Study shows COVID-19 may be 4 times worse than thought in Maricopa County
COVID-19 cases in Maricopa County are three to four times higher than testing efforts indicate, according to a recent antibody study.
The seroprevalence study, or Serosurvey, was a joint effort by the Maricopa County Department of Public Health, Mayo Clinic and Arizona State University to estimate the prevalence of COVID-19 antibodies in the community. Based on their results, they estimate that 10.7% of residents — approximately 470,000 people — have had a past infection with the SARS-CoV-2 virus.
From Sept. 12 to Oct. 1, volunteers collected blood samples from 169 households throughout Maricopa County. The households were carefully selected to provide a sample that represents the larger population, using a Centers for Disease Control and Prevention technique called Community Assessment for Public Health Emergency Response (CASPER).
Mayo Clinic tested the samples for antibodies, which are special proteins created by our bodies in response to different germs. If a participant tested positive for antibodies, it was highly likely they were infected with the coronavirus in the past. Antibodies can be detected one to three weeks after a person becomes infected.
Where we are and the way forward
Maricopa County’s seroprevalence rate is second only to New York’s reported 14%. However, comparing results to serosurveys from other counties and cities is difficult.
“There aren’t many true comparisons,” said Megan Jehn, an infectious disease epidemiologist and associate professor in ASU’s School of Human Evolution and Social Change, who helped analyze the data. “Most of the published serosurveys were conducted early in the pandemic, around April. Also, we took great care in selecting a representative sample of population in Maricopa County, while most other serosurveys relied on convenience samples.”
Convenience samples include people sampled because they are easy to reach or “convenient,” such as someone who goes to a specific hospital or clinic. They are not randomly selected and therefore don’t accurately represent the whole population. For example, they don’t include people without access to health care. The Maricopa County Serosurvey requested samples from randomly selected households in the county to provide a more accurate estimate of infections throughout the community.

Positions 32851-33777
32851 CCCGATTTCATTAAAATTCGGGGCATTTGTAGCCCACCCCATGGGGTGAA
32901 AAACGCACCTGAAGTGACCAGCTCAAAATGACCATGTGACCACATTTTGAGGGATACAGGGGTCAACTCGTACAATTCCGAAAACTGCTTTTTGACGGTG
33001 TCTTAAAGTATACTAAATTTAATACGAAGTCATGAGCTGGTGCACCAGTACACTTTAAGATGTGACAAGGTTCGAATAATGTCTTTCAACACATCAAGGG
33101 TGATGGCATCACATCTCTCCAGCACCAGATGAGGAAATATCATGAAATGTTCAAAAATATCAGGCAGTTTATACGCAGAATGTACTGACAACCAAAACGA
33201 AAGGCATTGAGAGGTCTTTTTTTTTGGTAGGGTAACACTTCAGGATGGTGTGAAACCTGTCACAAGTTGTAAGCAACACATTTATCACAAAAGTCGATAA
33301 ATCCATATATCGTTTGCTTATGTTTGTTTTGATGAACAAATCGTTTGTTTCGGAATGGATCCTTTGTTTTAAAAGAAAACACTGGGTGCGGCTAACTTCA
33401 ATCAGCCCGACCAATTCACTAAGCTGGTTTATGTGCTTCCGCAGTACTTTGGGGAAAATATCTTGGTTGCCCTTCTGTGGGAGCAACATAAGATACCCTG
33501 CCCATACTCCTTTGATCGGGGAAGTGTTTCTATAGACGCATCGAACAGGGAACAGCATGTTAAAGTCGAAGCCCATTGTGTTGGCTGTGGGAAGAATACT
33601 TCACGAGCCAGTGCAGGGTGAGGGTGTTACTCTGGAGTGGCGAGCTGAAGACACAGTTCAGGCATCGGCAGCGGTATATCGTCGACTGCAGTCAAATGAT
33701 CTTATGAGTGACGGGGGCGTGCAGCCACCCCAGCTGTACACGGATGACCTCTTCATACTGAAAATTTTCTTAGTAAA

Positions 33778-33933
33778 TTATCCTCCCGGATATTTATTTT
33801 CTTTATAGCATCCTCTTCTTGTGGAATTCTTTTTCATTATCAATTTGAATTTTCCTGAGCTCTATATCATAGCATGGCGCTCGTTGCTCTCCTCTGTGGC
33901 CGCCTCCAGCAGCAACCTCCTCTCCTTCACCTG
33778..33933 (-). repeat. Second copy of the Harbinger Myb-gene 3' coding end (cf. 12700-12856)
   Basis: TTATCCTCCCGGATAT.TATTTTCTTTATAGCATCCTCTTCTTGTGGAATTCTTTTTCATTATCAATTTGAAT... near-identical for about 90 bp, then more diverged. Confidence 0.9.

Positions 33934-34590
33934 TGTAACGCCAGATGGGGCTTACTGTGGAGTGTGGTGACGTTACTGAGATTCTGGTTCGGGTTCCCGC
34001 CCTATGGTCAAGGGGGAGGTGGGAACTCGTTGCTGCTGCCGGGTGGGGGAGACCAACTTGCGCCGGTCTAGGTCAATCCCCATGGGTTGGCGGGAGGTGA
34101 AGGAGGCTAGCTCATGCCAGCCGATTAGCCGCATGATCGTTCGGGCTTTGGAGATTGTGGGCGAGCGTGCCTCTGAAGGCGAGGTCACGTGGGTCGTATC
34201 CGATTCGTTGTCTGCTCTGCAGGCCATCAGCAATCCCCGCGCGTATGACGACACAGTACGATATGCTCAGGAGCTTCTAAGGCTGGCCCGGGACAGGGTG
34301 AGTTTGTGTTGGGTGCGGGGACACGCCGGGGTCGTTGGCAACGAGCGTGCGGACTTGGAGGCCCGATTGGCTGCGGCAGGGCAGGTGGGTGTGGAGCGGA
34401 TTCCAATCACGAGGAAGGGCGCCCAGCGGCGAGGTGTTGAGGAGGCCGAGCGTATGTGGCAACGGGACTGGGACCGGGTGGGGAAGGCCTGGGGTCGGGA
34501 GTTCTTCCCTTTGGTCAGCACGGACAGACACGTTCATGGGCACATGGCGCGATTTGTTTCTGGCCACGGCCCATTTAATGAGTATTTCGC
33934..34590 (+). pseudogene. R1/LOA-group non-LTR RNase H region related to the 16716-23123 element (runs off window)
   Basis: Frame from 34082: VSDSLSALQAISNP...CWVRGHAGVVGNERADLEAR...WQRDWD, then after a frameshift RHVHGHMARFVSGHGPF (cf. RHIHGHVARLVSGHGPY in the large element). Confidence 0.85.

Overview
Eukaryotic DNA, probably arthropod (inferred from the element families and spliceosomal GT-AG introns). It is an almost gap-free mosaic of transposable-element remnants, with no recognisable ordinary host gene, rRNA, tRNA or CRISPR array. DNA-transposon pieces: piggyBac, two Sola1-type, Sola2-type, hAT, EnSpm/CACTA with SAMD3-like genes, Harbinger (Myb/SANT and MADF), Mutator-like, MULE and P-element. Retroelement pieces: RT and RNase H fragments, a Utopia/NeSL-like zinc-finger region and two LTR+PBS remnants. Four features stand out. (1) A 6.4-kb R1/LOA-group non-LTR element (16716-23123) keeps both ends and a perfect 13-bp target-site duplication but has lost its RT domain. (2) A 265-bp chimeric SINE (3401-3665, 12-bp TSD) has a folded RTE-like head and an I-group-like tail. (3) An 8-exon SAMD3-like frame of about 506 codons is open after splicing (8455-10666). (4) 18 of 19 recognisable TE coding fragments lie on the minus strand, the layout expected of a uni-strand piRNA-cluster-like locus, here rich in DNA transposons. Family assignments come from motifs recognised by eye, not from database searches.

“That fact that our seroprevalence is similar to what New York saw shows a lot of community spread,” said Marcy Flanagan, executive director of Maricopa County Department of Public Health. “This reinforces that we need to employ these tried and true mitigation methods — mask wearing, social distancing and hand sanitation — to limit spread.”
Another method for combatting COVID-19 will be vaccination. Maricopa County Department of Public Health estimates that 40%–80% of the population will need to be vaccinated to reach herd immunity. Herd immunity occurs when a large enough portion of the population becomes immune to a disease — either through natural infection or a vaccine — to prevent it from spreading widely. Usually, between 50% and 90% of a population needs to be immune to provide herd immunity, depending on how contagious the disease is. While Maricopa County has had more infections than expected, the population is still a long way from herd immunity.
“The take-home point is that the majority of the population is still at risk,” Jehn said.
Vaccinating will be especially important because we don’t know how long COVID-19 antibodies last or how much immunity they confer against the virus, according to Erin Kaleta, director of Infectious Disease Serology and co-director of Clinical Chemistry at Mayo Clinic. Kaleta led the sample testing.
In addition to blood samples, the survey used a questionnaire to collect household-level information. It covered experiences with COVID-19 testing and quarantine, chronic illnesses, employment and access to health care as well as knowledge, attitudes and household practices related to COVID-19.
While the survey also captured demographic information, Jehn said that the study was not designed to report subgroup-specific seroprevalence estimates.
A dedicated group of volunteers